The goal of parsnip is to provide a tidy, unified interface to models that can be used to try a range of models without getting bogged down in the syntactical minutiae of the underlying packages.

# The easiest way to get parsnip is to install all of tidymodels: install.packages("tidymodels") # Alternatively, install just parsnip: install.packages("parsnip") # Or the development version from GitHub: # install.packages("devtools") devtools::install_github("tidymodels/parsnip")

One challenge with different modeling functions available in R *that do the same thing* is that they can have different interfaces and arguments. For example, to fit a random forest *regression* model, we might have:

# From randomForest rf_1 <- randomForest( y ~ ., data = ., mtry = 10, ntree = 2000, importance = TRUE ) # From ranger rf_2 <- ranger( y ~ ., data = dat, mtry = 10, num.trees = 2000, importance = "impurity" ) # From sparklyr rf_3 <- ml_random_forest( dat, intercept = FALSE, response = "y", features = names(dat)[names(dat) != "y"], col.sample.rate = 10, num.trees = 2000 )

Note that the model syntax can be very different and that the argument names (and formats) are also different. This is a pain if you switch between implementations.

In this example:

- the
**type**of model is “random forest”, - the
**mode**of the model is “regression” (as opposed to classification, etc), and - the computational
**engine**is the name of the R package.

The goals of parsnip are to:

- Separate the definition of a model from its evaluation.
- Decouple the model specification from the implementation (whether the implementation is in R, spark, or something else). For example, the user would call
`rand_forest`

instead of`ranger::ranger`

or other specific packages. - Harmonize argument names (e.g.
`n.trees`

,`ntrees`

,`trees`

) so that users only need to remember a single name. This will help*across*model types too so that`trees`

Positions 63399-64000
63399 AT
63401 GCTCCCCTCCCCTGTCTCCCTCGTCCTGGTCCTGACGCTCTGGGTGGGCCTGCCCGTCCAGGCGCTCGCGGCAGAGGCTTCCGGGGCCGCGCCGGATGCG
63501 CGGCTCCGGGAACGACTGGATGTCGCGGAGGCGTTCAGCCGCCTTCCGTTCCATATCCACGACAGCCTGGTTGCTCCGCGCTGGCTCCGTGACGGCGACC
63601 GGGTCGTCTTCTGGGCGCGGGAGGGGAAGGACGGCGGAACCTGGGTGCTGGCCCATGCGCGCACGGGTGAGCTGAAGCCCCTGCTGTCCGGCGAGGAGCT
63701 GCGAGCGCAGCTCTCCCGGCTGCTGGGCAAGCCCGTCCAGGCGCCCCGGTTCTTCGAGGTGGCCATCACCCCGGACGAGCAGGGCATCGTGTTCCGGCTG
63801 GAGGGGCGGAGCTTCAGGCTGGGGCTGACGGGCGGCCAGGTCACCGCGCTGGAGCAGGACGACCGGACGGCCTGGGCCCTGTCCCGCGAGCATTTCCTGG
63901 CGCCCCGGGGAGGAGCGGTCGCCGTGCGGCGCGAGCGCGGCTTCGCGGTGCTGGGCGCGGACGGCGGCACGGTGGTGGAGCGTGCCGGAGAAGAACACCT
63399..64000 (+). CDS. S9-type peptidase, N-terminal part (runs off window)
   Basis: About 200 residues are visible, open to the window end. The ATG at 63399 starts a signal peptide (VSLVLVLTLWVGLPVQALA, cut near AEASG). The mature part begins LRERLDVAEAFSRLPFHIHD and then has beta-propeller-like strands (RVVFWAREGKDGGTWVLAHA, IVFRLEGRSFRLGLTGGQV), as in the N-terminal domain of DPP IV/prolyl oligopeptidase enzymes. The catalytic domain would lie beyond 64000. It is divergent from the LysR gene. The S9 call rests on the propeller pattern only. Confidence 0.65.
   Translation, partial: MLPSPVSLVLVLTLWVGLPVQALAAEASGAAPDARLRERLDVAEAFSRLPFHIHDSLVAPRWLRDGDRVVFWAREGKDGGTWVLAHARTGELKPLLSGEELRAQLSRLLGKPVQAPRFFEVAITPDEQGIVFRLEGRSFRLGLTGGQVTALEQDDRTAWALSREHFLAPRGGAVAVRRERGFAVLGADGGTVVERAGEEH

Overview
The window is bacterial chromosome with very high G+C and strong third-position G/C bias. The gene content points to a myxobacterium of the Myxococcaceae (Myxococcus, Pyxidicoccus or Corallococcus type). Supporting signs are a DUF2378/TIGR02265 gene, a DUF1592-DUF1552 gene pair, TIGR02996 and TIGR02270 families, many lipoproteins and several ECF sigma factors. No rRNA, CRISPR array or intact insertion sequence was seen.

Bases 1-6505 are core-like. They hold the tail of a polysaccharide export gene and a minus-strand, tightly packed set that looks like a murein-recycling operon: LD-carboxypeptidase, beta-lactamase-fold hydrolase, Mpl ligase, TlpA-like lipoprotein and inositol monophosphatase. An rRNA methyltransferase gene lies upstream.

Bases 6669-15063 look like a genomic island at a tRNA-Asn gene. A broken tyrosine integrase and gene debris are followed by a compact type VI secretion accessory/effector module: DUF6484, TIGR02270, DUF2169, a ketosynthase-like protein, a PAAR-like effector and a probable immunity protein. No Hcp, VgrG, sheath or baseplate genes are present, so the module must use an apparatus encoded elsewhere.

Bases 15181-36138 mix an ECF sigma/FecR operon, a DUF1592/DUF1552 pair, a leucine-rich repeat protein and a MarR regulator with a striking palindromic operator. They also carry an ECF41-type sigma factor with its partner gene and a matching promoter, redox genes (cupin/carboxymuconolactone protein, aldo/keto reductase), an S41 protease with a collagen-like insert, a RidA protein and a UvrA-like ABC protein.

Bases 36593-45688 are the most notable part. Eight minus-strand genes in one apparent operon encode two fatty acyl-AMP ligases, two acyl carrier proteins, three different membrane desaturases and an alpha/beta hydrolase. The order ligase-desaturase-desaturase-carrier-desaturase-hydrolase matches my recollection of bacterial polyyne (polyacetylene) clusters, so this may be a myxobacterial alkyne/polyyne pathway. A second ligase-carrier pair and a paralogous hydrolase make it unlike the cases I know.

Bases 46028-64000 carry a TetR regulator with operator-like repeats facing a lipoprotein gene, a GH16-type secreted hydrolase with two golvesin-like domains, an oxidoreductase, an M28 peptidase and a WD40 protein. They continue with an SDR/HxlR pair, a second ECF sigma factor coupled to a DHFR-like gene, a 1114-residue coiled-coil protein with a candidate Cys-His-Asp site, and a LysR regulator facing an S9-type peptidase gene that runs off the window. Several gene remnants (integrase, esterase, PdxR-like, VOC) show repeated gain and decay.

will be the same argument across random forest as well as boosting or bagging.

Using the example above, the `parsnip`

approach would be:

library(parsnip) rand_forest(mtry = 10, trees = 2000) %>% set_engine("ranger", importance = "impurity") %>% set_mode("regression") #> Random Forest Model Specification (regression) #> #> Main Arguments: #> mtry = 10 #> trees = 2000 #> #> Engine-Specific Arguments: #> importance = impurity #> #> Computational engine: ranger

The engine can be easily changed. To use Spark, the change is straightforward:

rand_forest(mtry = 10, trees = 2000) %>% set_engine("spark") %>% set_mode("regression") #> Random Forest Model Specification (regression) #> #> Main Arguments: #> mtry = 10 #> trees = 2000 #> #> Computational engine: spark

Either one of these model specifications can be fit in the same way:

rand_forest(mtry = 10, trees = 2000) %>% set_engine("ranger", importance = "impurity") %>% set_mode("regression") %>% fit(mpg ~ ., data = mtcars) #> parsnip model object #> #> Fit time: 71ms #> Ranger result #> #> Call: #> ranger::ranger(formula = mpg ~ ., data = data, mtry = ~10, num.trees = ~2000, importance = ~"impurity", num.threads = 1, verbose = FALSE, seed = sample.int(10^5, 1)) #> #> Type: Regression #> Number of trees: 2000 #> Sample size: 32 #> Number of independent variables: 10 #> Mtry: 10 #> Target node size: 5 #> Variable importance mode: impurity #> Splitrule: variance #> OOB prediction error (MSE): 5.699772 #> R squared (OOB): 0.8430857

A list of all `parsnip`

models across different CRAN packages can be found at `tidymodels.org`

.

Data sets previously found in `parsnip`

are now find in the `modeldata`

package.

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